Pick-up basketball has been a mainstay in New York City’s 5 boroughs and in cities around the country for decades. Though it’s been through a mainstream metamorphosis via the And 1 explosion, new documentary “Doin It In The Park,” a film by French director Kevin Couliau and New York renaissance man Bobitto Garcia, seeks to shine some light on everything the cameras don’t catch about the art of the game. The Urban Daily sat down with Garcia a.k.a. Cool Bob Love to talk about what you get when you take 180 outdoor basketball courts over 75 days and add a camera.
TUD: You’ve worn many hats in your day, from the radio to DJing, to your column at Vibe to now movie producing. But for the folks born before a certain time who HAVEN’T Googled you yet, where did it all start?
Bobbito Garcia: (Laughs) No doubt. Well, I’m born and raised in NY with parents from Puerto Rico. I would say my first splash in the entertainment world was WKCR 89.9 FM. Myself and DJ Stretch Armstrong, we did a show together for eight years that got voted best of all time by the Source in 1998. And in that timeframe, introduced the world to unsigned artists like Nas, Biggie, Mobb Deep, Wu-Tang, Big Pun, and a lot of iconic figures from the 90’s. At the same time I was writing for “Vibe magazine. Years forward, I was the voice of “NBA Street, Vol. 1 & Vol. 2” video games and former halftime reporter for the Knicks.
Go Knicks… knew there was a reason I liked you.
(Laughs) Yeah man, I’ve been playing ball my whole like. Played pro ball in Puerto Rico.
Now that I didn’t know…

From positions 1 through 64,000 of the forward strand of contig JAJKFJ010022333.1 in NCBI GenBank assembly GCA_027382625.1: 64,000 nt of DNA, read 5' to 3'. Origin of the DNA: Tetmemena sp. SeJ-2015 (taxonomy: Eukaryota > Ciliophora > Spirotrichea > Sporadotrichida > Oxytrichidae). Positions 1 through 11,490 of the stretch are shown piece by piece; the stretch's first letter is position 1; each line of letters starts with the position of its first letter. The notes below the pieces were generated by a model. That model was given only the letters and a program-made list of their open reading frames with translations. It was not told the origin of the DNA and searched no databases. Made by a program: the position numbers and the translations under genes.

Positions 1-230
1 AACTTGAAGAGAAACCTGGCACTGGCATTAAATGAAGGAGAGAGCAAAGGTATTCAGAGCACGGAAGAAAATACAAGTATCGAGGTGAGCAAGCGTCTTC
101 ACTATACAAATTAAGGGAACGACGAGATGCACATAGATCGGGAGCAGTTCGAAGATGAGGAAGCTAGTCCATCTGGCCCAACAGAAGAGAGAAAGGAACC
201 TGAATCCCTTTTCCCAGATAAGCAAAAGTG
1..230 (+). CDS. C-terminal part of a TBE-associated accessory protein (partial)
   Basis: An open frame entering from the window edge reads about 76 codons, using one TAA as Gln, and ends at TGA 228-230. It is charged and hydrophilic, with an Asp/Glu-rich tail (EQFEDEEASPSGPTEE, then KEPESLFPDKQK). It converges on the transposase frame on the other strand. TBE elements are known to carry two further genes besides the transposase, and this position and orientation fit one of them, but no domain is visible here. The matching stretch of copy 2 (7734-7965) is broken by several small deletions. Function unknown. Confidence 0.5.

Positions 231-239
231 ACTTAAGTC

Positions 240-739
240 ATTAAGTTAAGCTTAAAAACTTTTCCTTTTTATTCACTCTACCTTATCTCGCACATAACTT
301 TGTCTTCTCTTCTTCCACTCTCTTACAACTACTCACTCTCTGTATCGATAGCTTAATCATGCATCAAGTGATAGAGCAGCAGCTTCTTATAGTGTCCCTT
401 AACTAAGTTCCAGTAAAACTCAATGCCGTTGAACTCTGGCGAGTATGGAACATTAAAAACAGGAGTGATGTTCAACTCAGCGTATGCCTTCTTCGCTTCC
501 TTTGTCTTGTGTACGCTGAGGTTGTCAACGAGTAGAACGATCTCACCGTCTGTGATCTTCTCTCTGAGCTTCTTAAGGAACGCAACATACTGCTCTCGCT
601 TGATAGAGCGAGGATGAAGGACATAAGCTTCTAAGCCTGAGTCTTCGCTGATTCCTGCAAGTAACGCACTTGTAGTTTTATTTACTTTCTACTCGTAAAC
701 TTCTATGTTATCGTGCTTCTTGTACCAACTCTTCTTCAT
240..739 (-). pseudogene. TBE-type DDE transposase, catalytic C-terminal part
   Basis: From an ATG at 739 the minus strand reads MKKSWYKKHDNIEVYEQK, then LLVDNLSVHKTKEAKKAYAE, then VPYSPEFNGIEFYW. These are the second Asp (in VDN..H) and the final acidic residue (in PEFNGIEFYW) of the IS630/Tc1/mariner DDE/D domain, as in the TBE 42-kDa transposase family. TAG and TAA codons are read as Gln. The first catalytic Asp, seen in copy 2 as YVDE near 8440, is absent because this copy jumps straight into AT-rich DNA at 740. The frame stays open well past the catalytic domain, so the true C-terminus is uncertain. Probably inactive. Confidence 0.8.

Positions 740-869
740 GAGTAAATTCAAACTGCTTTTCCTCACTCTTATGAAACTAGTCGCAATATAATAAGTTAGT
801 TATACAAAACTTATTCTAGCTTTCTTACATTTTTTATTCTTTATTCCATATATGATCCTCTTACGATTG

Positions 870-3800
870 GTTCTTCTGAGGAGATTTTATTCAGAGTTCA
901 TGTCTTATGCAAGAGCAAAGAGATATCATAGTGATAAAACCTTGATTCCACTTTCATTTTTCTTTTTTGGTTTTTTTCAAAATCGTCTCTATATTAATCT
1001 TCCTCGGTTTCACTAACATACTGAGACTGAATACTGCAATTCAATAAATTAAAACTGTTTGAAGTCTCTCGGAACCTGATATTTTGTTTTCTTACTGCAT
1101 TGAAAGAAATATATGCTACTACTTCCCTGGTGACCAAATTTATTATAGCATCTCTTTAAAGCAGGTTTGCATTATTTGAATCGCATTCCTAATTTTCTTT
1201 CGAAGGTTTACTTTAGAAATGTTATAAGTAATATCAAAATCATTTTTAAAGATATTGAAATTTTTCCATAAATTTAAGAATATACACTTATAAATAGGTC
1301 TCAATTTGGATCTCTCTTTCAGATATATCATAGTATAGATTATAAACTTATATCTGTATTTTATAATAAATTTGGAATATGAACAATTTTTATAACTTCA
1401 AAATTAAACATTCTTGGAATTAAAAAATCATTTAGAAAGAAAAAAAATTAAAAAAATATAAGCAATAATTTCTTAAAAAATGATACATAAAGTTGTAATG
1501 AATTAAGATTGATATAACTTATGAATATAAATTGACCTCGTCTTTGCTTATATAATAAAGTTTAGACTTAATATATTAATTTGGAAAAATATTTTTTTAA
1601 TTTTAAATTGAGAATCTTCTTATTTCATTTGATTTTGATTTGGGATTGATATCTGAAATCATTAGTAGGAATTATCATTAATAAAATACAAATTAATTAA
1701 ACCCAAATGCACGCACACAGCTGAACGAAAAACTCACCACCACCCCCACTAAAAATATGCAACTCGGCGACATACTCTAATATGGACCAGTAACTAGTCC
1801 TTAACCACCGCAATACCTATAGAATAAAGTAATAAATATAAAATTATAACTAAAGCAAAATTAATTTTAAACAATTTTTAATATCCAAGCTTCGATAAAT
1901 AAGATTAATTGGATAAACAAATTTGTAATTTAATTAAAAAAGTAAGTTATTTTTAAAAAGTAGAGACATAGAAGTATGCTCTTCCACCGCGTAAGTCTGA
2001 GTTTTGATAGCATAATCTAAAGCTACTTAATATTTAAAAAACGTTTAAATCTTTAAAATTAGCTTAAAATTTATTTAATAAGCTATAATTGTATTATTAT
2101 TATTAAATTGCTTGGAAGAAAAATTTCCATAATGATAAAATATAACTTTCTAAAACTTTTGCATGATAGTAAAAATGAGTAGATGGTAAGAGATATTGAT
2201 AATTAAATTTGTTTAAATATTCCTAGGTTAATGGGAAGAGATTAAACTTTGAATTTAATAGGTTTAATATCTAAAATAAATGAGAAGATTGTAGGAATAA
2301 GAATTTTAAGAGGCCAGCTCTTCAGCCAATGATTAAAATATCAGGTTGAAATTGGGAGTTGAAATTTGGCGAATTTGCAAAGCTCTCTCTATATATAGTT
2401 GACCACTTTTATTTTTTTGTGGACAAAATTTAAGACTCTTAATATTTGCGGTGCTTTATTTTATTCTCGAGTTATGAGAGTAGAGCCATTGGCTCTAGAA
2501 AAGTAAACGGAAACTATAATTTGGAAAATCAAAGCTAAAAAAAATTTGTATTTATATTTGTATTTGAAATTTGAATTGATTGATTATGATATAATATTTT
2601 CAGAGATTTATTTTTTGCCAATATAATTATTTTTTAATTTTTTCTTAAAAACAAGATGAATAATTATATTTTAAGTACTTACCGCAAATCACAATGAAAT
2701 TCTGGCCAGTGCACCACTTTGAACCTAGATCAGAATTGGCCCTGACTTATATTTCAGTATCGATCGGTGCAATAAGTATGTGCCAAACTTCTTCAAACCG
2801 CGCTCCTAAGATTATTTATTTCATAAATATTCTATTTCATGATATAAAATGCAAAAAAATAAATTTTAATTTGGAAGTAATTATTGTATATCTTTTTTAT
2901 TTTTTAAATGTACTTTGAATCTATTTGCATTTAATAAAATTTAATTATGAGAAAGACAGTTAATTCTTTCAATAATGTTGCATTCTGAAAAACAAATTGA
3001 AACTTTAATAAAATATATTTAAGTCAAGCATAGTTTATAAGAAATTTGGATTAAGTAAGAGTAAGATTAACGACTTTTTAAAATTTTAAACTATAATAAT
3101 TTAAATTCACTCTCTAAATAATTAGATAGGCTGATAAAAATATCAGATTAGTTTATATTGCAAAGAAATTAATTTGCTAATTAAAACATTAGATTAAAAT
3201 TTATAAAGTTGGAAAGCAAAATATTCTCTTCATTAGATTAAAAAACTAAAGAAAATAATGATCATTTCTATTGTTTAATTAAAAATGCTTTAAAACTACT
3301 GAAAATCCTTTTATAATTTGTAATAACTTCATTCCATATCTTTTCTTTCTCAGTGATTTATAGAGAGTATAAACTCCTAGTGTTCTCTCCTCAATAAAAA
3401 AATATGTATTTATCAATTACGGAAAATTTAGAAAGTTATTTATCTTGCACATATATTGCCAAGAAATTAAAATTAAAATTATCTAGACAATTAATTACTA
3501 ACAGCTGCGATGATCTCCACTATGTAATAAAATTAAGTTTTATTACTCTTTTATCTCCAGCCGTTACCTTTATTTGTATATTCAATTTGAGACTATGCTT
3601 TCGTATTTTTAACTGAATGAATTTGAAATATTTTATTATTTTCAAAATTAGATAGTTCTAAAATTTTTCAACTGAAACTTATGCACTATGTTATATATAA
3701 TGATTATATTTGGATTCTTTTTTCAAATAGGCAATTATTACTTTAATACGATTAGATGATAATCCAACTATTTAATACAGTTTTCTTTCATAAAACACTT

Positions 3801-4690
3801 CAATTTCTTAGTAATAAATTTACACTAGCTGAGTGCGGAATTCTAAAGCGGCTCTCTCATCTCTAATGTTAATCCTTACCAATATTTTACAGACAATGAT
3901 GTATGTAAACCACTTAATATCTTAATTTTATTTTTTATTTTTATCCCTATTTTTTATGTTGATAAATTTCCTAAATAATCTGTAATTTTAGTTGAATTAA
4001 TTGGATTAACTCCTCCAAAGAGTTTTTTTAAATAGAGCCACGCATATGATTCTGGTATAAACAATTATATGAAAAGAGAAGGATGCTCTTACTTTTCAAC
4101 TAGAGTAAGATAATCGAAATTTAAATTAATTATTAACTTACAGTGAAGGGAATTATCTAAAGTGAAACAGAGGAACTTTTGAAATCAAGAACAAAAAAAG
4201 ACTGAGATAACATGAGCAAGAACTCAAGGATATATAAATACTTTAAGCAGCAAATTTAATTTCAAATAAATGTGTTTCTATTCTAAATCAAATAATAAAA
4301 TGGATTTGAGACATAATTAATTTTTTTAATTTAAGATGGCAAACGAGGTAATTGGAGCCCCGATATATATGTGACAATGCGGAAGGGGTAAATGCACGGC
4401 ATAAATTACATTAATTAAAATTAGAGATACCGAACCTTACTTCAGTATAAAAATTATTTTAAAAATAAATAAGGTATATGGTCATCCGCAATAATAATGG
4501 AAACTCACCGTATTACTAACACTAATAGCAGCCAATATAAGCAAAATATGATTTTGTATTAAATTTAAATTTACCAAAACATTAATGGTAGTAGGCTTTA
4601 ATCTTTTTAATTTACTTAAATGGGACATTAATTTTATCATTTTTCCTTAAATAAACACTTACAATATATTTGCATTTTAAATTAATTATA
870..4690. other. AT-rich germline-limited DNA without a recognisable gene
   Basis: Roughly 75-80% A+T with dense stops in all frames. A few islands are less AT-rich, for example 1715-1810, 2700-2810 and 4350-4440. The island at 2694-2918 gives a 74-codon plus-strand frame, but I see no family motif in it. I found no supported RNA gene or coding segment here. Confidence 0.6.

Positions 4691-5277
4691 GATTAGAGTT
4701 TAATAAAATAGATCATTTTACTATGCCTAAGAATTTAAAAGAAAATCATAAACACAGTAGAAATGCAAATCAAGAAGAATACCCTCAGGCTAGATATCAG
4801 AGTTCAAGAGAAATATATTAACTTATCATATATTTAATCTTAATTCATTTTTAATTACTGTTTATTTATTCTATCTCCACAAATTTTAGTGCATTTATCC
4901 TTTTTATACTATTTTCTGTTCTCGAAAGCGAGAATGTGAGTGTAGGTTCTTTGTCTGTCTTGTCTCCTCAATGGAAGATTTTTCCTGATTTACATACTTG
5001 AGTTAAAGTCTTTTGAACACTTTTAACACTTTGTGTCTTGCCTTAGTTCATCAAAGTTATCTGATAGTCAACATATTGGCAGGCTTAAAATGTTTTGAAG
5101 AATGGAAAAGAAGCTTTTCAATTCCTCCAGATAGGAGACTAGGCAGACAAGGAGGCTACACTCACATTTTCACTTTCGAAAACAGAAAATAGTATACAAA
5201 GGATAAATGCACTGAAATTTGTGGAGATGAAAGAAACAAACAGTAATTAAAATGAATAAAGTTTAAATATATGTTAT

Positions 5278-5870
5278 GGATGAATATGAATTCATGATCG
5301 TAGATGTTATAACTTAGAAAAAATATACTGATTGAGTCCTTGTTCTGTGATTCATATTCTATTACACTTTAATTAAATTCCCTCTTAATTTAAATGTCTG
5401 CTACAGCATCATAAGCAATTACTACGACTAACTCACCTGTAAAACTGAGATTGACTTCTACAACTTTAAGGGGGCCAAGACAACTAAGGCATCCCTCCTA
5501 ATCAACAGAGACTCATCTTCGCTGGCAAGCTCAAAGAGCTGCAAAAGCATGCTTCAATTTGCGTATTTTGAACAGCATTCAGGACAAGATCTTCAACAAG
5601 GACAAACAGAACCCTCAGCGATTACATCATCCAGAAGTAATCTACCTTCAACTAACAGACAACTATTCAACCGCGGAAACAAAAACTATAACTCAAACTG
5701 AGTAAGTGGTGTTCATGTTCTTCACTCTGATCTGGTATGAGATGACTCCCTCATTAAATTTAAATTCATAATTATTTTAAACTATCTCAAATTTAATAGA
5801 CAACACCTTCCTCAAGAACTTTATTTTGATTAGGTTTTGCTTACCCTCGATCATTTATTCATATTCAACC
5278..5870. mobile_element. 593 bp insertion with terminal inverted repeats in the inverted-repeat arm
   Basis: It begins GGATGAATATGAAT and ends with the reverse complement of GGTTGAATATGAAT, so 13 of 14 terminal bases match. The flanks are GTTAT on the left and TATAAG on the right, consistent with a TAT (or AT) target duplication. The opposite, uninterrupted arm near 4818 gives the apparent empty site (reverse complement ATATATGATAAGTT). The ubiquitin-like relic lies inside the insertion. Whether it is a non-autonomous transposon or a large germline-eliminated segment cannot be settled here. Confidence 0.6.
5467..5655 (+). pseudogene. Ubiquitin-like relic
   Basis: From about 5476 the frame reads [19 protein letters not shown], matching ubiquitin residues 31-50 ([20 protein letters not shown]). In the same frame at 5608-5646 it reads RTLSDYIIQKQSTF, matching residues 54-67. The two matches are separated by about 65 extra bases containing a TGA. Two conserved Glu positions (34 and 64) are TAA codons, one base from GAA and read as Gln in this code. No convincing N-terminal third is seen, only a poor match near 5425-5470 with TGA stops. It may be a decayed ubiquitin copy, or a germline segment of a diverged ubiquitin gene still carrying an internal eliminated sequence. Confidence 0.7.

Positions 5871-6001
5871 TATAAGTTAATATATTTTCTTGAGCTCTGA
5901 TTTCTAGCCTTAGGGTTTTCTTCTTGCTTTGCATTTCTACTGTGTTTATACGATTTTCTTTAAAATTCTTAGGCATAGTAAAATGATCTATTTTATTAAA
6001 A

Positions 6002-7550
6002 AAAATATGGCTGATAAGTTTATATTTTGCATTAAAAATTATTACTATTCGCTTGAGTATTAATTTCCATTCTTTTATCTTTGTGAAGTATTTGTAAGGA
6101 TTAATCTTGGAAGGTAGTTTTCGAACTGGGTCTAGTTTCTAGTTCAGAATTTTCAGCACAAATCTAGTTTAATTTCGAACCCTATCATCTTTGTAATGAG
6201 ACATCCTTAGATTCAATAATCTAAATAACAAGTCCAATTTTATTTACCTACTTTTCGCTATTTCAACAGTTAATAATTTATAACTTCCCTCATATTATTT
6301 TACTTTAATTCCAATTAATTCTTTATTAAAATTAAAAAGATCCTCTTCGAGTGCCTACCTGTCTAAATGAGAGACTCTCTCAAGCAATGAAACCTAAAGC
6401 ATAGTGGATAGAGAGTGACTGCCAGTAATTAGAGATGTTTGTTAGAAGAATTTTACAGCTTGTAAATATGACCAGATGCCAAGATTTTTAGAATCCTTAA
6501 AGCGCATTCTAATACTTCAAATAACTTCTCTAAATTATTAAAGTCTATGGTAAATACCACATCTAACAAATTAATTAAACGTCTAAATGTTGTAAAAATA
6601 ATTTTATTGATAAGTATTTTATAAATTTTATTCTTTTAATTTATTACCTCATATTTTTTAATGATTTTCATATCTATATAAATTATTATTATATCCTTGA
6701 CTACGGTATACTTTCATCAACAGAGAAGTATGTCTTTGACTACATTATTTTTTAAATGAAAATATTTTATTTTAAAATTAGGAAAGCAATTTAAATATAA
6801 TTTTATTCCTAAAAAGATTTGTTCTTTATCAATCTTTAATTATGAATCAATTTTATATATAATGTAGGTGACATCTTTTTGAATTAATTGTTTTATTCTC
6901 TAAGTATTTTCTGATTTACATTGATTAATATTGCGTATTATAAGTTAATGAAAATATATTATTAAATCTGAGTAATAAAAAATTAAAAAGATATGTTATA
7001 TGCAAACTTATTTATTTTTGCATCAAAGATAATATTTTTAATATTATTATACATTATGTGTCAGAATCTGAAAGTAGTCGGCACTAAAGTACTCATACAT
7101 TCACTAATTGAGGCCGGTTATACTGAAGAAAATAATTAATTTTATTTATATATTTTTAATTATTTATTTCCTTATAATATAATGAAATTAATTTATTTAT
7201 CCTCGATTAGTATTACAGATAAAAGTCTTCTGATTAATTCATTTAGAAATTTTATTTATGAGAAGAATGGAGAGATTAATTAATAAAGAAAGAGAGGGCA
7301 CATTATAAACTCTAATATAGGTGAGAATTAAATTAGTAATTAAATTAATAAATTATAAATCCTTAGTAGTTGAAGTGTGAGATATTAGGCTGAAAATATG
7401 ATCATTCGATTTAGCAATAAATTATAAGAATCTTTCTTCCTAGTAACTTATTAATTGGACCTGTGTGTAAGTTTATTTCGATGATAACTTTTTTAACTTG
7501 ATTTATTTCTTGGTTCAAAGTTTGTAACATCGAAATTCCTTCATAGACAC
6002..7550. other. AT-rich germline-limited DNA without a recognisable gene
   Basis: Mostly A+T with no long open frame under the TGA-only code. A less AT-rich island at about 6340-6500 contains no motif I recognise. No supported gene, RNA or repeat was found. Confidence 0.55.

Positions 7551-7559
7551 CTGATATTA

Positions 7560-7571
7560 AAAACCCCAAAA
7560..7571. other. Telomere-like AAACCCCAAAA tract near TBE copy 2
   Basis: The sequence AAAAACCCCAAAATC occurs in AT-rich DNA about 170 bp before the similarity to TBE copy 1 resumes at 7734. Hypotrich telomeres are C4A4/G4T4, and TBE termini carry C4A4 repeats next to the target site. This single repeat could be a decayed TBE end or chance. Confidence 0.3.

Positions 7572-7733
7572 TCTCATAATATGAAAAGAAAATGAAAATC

Yeah, I just played one season back in 1987 when I was a youngin. I’ve played in all the tournaments here in NY and pick-up is my sport for life
So with “Streetball” becoming more mainstream and having shows on MTV and such, what made you decide now was the time right time for D.I.I.T.P.?
Just for that very fact. I don’t call it “Streetball” I hate that word. It’s been misinterpreted, packaged and commoditized for the benefit of certain brands, and also media didn’t know how to express it. Just similar to how we in the community called it “Breakin” but the media called it “Break dancing.” So when you not from the hood you call it Streetball but when you from around the way, you don’t say “Yo, I’m gonna go play Streetball.” You say “Yo, I’m gonna go play ball.” I wanted to really create a documentary that not only defined but also explored that entire community as well as that entire culture. And my partner Kevin Couliau was the perfect person to do it with because he’s from France. He has a different eyeball on NY that I would.
I can see that, He’s on the outside looking in.
RIGHT! There’s nothing unusual about a Bodega for me. He sees a bodega and he’s like “Yo, I gotta film this!” So it was cool to collaborate with him. Plus he plays ball. So we went to 180 courts in 75 days and we played at every single court. And the fact that we played ball legitimized us to the players there and they opened up. Everybody was natural on camera when we filmed. Most times people forgot we were there.
Ok, for those who may not be totally sure, what’s the main difference between the pick-up players and the Streetball players on TV?
Well there are similarities, but for me pick up basketball is the absence of coaches, referees, organization… if you’re playing Pick-Up, you’re only there for the love. Not one person in the world is getting paid to play Pick-Up basketball. (Laughs) so it goes to the core common denominator, that everybody, whether you’re from Turkey, Romania, Tanzania, Indonesia, and the reason I’m saying those countries is because I’ve been looking at whose been buying our downloads and it is across seven continents. Hawaii, South Africa, I mean everybody who plays ball and people who don’t play ball at all, they’re loving our film. But to go back to your original question, I’m not trying to bad mouth what people refer to as Streetball. In my mind it’s beautiful, but it’s also like a highlight package.
And what exist in the community is deeper is so much deeper. You have mentorship, it’s a proving ground, and the playground is where style starts. Hip-Hop took its cues from the ball players, not the other way around.
How’d you come to that?
(Winks) You gotta watch the film! (Laughs)
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